One of the nice things about working for a technology company is that not only do we get to review lots of cool gear, but sometimes that gear is so useful it becomes part of our everyday workflow. Take, for example, the Sony DPT-RP1 Digital Paper System, which, after some initial in-house testing, found a permanent home in our UX department. I followed the UX design team around for a while to see how they use the Digital Paper System to help bring B&H’s ideas to life.
For UX, the first stage of the design process is all about gathering information. Here, the Digital Paper System comes in handy because it allows the team members to take notes and draw ideas at the same time. For this project, our UX team was tasked with creating a page to help customers choose a laptop. During the meeting, team members took notes about the assignment and jotted down ideas and rough drawings about how they might proceed. After the meeting, they could share their ideas with other team members using the Digital Paper’s various connectivity options, which include both Bluetooth and Wi-Fi.
Once a general outline of how the page should function was agreed upon, UX started coming up with possible design ideas. Again, they used the Digital Paper to sketch out different ideas that could be shared quickly and easily, thanks to the Digital Paper’s wireless connectivity options. Recipients were immediately able to mark up the drawings—with notes, questions, or drawings of their own—then send them right back for updates and implementation. The quick, back-and-forth between team members really highlighted the Digital Paper’s value as a collaborative tool.
A couple of rounds of sketches and notes, and the team was well on its way. The members came up with multiple design ideas that went through several rounds of edits and revisions. One convenient aspect of the Digital Paper System is that, thanks to its 16GB of internal storage, all their notes, ideas, and drawings were stored in one place. So, when someone on the team wanted to look back at an earlier idea and discuss it in the meeting, they could quickly pull it up on their Digital Paper and share it with the others.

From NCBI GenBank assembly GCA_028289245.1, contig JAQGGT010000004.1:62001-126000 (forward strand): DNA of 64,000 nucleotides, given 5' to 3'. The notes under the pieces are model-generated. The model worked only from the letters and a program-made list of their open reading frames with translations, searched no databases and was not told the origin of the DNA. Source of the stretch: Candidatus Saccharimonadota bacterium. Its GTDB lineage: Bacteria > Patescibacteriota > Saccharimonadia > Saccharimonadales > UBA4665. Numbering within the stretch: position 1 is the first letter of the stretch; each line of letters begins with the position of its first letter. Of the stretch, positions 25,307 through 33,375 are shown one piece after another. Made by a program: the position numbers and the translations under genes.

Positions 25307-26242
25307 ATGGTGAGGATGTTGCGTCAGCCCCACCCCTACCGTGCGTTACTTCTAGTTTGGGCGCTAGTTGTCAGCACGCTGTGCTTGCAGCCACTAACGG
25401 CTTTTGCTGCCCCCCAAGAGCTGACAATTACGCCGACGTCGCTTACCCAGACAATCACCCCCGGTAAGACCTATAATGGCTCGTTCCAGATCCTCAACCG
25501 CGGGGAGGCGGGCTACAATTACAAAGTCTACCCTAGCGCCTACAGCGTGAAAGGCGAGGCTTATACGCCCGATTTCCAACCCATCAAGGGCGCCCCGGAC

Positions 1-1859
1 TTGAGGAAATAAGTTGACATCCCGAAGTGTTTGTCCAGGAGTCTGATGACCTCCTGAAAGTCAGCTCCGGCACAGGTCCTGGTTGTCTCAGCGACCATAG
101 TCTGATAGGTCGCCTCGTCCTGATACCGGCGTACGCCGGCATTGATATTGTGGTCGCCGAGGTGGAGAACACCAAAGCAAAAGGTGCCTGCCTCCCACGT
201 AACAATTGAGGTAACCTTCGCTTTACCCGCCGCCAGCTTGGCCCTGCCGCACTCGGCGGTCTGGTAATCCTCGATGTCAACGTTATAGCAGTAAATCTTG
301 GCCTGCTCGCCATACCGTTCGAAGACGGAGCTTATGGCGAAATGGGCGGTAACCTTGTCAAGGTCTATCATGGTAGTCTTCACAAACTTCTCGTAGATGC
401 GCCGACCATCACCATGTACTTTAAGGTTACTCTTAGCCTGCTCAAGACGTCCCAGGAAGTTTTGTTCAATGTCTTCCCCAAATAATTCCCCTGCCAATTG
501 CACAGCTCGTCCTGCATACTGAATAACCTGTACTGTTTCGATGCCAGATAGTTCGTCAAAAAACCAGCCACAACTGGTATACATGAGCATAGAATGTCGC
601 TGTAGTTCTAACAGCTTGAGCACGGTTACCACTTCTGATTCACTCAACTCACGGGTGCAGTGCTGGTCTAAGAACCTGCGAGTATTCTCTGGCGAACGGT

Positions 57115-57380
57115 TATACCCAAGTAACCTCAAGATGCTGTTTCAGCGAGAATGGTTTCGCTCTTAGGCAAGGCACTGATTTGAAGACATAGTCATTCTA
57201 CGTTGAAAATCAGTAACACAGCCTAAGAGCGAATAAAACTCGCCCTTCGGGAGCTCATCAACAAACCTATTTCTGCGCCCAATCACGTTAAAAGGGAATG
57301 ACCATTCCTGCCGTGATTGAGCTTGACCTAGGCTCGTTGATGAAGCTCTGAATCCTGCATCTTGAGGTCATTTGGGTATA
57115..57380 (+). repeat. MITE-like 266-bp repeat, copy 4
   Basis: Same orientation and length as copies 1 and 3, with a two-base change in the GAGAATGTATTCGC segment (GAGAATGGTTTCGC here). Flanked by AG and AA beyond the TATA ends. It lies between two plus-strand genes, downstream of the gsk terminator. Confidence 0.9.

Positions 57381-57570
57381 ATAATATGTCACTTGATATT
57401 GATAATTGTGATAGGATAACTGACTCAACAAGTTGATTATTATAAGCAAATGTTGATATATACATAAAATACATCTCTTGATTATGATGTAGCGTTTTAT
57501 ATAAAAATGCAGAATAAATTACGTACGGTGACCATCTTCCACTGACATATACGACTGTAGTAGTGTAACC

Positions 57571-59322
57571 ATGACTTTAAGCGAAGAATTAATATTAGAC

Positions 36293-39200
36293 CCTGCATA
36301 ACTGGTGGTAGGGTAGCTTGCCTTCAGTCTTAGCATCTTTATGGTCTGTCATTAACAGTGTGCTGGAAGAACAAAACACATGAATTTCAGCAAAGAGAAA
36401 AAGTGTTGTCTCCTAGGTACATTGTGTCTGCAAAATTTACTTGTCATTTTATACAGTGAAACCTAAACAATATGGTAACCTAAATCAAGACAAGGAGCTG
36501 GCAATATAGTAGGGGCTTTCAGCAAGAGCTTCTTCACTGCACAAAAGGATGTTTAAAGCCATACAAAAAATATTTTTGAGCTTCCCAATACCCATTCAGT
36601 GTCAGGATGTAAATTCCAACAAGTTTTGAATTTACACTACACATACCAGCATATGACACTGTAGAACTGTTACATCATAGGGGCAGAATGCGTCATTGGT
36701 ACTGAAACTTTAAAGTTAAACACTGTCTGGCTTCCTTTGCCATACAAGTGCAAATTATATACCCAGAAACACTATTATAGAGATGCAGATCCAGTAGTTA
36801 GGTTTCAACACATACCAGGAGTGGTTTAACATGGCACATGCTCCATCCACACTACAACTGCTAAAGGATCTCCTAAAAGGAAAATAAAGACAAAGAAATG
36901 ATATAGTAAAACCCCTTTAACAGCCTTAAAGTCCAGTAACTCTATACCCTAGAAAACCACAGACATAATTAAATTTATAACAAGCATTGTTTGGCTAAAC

After the layout and design were finalized, UX began its work bringing those designs to the Web. Here, again, the Digital Paper’s organizational tools were a boon because they allowed team members to access the drawings and notes to be implemented in page layout quickly. If something didn’t work out as well as when they drew it up, team members could annotate drawings and then send them around again using the Digital Paper.
When asked about the Digital Paper System, our UX team responded that the reason they find it so useful is that it gives them an all-in-one resource for taking notes and jotting down ideas—ideas that can be shared and organized easily, thanks to the Paper’s connectivity and storage features. In other words, they like it because it makes their challenging, often-hectic jobs a little easier.
The Sony Digital Paper System isn’t just for design teams. Professionals from all walks of life find it useful in their everyday workflow. Let us know in the Comments section, below, if you use the Digital Paper System at your office or place of employment.